Review + Setlist + Photos: Something Corporate is Reunited -- And It Feels So Good -- at the Pageant, Wednesday, August 4
To most people, the name Something Corporate means absolutely nothing. To a music fan of a certain age, however, the name Something Corporate brings back a flood of memories and induces dewy-eyed nostalgia. Scene darlings at the turn of the century, the Orange County band matched pensive piano with chugging guitars, which ensured that it never fit in neatly anywhere. The band's been dormant for a half-decade now, but vocalist/pianist Andrew McMahon has remained in the public eye as the leader of Jack's Mannequin.
Erin Kinsella Something Corporate's Andrew McMahon, last night at the Pageant. See more photos here
Still, fans have long clamored for SoCo's return - and so they met last year's announcement of a reunion with open arms. (And wallets: The Pageant was sold out last night.) As the strains of Peaches & Herb's schmaltzy song "Reunited" began -- McMahon later jokingly described the song as being "from a new band" - the band strode onstage and launched into "I Woke Up in a Car." Although a bit wobbly, the set recovered with the power-pop surge "21 and Invincible" and the plaintive "Me and the Moon," two songs McMahon still performs with Jack's Mannequin.
The vocalist stressed in a recent interview that this reunion tour wasn't going to be experimental; in fact, it was going to be a show for the band's fans. That was certainly the case: The well-paced setlist included nearly every essential song in SoCo's catalog - from the no-brakes lite-punk "Hurricane" and slo-mo scrape "Fall" to the quivering midtempo rocker "She Paints Me Blue" and the measured pop roar "Space." A smattering of lesser-known songs -- highlighted by the b-side "Watch the Sky," an incendiary run-through of "Only Ashes" and the Christmas song "Forget December" - added levity. "Wait," which featured Partington and others on acoustic guitar, was another nice addition.
The show had a casual, storytelling vibe, as McMahon reminisced about the origins of and meanings behind songs. Before "The Astronaut" he told a story of writing the song during sessions for the band's debut, Leaving Through the Window, in a studio next door to where Tom Petty & the Heartbreakers were recording, and how meaningful that time was. McMahon also mentioned how much he enjoyed playing at the Pageant and acknowledged lyrical albatrosses - in other words, the fan-favorite "Konstantine," the encore's anchor. The performance this night, which started with McMahon solo at the piano, felt like an intimate hymn full of confessions and catharsis.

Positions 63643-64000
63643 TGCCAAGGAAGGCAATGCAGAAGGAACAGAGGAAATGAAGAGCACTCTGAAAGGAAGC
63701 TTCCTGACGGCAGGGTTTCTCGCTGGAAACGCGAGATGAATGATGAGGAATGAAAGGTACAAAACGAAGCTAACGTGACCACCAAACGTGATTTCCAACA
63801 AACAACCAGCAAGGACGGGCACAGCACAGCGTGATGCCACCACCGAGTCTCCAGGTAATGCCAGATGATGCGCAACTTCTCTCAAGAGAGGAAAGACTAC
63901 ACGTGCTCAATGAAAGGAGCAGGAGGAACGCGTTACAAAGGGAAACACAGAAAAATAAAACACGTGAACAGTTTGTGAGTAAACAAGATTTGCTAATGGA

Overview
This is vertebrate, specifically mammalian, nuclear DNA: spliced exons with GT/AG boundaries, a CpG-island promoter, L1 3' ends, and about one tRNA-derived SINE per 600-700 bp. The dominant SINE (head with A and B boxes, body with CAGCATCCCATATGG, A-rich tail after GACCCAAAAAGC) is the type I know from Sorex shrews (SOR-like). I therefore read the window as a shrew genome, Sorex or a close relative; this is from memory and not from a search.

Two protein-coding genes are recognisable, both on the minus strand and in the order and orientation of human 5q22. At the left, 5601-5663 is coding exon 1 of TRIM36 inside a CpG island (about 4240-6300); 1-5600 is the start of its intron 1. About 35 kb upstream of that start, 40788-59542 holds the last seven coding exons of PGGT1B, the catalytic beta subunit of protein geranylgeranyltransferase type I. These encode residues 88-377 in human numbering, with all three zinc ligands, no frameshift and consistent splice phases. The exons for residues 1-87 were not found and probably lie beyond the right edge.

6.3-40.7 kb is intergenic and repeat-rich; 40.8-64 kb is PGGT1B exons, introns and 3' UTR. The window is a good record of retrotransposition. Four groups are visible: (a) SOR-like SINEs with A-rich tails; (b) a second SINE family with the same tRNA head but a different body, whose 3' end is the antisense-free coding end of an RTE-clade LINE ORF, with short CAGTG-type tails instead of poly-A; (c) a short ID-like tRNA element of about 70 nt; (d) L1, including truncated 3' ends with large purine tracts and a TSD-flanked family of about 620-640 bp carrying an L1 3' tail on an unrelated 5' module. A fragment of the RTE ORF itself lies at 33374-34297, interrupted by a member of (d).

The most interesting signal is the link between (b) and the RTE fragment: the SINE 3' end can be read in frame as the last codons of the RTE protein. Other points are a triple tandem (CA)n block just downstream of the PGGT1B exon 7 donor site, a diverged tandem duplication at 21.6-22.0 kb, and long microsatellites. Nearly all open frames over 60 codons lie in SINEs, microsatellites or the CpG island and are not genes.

Erin Kinsella Guitarist Josh Partington. More photos here
While SoCo's studio albums were polished and buffed - especially the sophomore effort North - the reunion tour wisely relied on the energy created by a live band. The youthful McMahon, looking like a prep-school student in a plaid shirt and neatly cut blond hair, strutted around the stage with confidence when he wasn't attacking the piano. Guitarist Josh Partington pumped up the crowd by doing goofy little dances; guitarist Bobby Anderson was just as animated on the opposite end of the stage. Sunglasses-sporting bassist Clutch and drummer Brian Ireland were a silent, steady pair, as is the rhythm section's wont.
Before a lovely version of "Cavanaugh Park" - a waltz which shifts between soaring piano and crashing guitars -- McMahon said he wrote the song when he was seventeen, "and in some fucked up way, it still makes sense to me - and I'm 27." That statement explains the band's enduring appeal - its themes of loneliness, homesickness, nostalgia and longing are timeless. But it also likely explains why it was never more popular: SoCo was light years ahead of its time, insightful and smart in ways that uber-mainstream bands rarely are. The only way that its material felt dated was in its rhythms; they often had a slight hip-hop groove, a trait of so many rock bands in the late '90s.
The biggest problem of the night was the venue's sound; everything was cranked so high that songs sounded muddy. But it's a minor quibble for an otherwise solid reunion show. Memories and nostalgia always loomed near -- but the music onstage didn't coast on the past. Something Corporate played like a ferocious rock band with something to prove, even if its young-and-hungry, scrappy days are behind them.
"I Woke Up In a Car"
"21 and Invincible"
"Me and the Moon"
"Watch the Sky"
"She Paints Me Blue"
"Punk Rock Princess"
"I Want to Save You"
"As You Sleep"
"If You C Jordan"